Snapchat reportedly preparing for a $25 billion IPO

Snapchat reportedly preparing for a $25 billion IPO
According to a report, the firm behind Snapchat is poised for an initial public offering that could place the minimum value of the company at a whopping $25 billion. According to The Wall Street Journal, the requisite paperwork is currently being drawn up, and the firm could begin selling shares from March of next year. 

Snapchat's rise in four years has been meteoric, even in app terms. It has managed to find a niche with its image and video-sharing platform, which lets users share finite content that disappears after a set amount of time. Very recently the company behind the app became Snap Inc., and such a corporate move now seems a precursor to the rumored IPO. 

If the reports and the numbers turn out to be true, Snap would be the most expensive to float on the US Stock Exchange since Alibaba in 2014 ($168 billion). The company is expected to generate $366.7 million in ad revenue during the course of 2016, which is considerably higher than the $60 million it managed to muster last year. Not all of Snap's financial information is in the public domain -- not yet, anyway -- so it's unclear if the firm actually turns a profit.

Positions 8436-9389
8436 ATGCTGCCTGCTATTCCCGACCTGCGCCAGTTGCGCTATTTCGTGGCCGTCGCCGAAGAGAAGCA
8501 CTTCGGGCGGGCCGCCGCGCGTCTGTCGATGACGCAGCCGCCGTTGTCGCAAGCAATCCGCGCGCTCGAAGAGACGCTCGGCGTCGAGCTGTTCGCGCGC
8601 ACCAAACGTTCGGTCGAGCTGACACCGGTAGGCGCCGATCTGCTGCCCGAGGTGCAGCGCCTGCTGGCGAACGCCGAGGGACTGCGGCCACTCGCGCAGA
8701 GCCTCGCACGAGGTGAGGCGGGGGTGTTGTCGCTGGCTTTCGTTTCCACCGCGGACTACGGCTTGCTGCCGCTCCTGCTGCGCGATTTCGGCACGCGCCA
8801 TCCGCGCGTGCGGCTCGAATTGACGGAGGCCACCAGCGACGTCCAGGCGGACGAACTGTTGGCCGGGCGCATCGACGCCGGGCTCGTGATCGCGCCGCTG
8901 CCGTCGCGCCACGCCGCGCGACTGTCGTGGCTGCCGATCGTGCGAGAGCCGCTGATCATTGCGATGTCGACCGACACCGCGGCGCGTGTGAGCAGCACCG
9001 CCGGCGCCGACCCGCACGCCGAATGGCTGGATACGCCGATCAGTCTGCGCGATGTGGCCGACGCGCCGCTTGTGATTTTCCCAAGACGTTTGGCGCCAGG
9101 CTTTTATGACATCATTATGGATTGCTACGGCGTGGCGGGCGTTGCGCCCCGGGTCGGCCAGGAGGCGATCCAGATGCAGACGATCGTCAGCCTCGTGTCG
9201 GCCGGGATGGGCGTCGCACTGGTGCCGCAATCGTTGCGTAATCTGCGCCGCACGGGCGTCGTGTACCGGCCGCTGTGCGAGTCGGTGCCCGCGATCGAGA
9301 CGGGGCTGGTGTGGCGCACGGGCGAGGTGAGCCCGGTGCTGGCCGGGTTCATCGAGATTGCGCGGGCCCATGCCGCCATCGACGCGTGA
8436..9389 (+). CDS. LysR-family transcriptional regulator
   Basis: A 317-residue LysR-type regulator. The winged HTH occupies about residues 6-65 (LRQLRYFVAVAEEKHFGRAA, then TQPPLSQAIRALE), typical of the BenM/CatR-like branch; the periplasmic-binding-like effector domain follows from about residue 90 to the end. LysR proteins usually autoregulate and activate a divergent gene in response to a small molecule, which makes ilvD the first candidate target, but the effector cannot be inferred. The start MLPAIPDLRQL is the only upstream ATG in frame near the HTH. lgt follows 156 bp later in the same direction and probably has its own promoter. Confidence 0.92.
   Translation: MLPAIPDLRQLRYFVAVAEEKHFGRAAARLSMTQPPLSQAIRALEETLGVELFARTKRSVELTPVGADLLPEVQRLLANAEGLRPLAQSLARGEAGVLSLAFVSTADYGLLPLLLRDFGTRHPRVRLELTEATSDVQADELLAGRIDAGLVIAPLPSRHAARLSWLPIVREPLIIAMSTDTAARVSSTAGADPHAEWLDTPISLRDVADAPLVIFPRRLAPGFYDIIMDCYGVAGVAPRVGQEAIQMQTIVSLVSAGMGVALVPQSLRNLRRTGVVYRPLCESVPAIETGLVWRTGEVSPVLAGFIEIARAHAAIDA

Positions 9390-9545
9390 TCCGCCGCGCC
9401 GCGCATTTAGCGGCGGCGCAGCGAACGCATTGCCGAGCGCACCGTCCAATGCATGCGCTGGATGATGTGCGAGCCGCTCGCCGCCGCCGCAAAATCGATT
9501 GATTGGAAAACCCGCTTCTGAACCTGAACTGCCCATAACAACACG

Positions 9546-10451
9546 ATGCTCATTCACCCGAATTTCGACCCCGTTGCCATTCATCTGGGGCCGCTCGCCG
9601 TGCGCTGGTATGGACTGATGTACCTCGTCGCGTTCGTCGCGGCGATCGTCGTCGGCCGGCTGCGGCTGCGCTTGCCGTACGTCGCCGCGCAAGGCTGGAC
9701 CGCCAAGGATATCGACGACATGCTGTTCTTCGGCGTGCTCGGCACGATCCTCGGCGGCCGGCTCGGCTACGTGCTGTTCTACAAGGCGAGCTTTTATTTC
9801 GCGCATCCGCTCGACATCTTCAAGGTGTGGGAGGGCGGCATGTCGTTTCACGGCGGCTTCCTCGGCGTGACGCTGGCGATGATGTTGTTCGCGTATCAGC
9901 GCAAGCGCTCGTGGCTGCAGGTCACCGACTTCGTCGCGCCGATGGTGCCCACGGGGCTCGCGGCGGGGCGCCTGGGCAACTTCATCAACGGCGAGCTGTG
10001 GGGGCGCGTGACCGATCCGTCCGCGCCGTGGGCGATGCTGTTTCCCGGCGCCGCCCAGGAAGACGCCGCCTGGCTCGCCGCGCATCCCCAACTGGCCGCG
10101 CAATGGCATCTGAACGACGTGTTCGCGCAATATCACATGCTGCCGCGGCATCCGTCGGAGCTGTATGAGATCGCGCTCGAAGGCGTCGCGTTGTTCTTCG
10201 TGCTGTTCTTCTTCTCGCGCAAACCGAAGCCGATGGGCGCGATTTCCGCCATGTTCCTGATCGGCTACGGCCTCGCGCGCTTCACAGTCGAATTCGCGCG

Snapchat is very popular with young people, particularly teens. But the app also found a home among online marketers and other businessfolk who've utilized the platform to raise their profiles and connect with audiences directly. The dynamic, personal service allows users to chat via IM and share images and videos as an ongoing story -- a feature that Instagram recently adopted with apparent success.

Interestingly, CEO Evan Spiegel rejected a $3 billion acquisition bid from Facebook back in 2013. Irrespective of the IPO, it looks a shrewd move from an entrepreneur whose personal wealth is said to be in excess of $2 billion. 

Along with the aforementioned name change, Snapchat also debuted its new video recording sunglasses recently, for which Spiegel and Co. will charge $130 later this year. Essentially, they're shades with a camera lens built in so that hardcore Snapchatters can document events in a more seamless fashion. Whether they will be as well received as Snapchat itself, however, remains to be seen. 

source: WSJ via The Guardian
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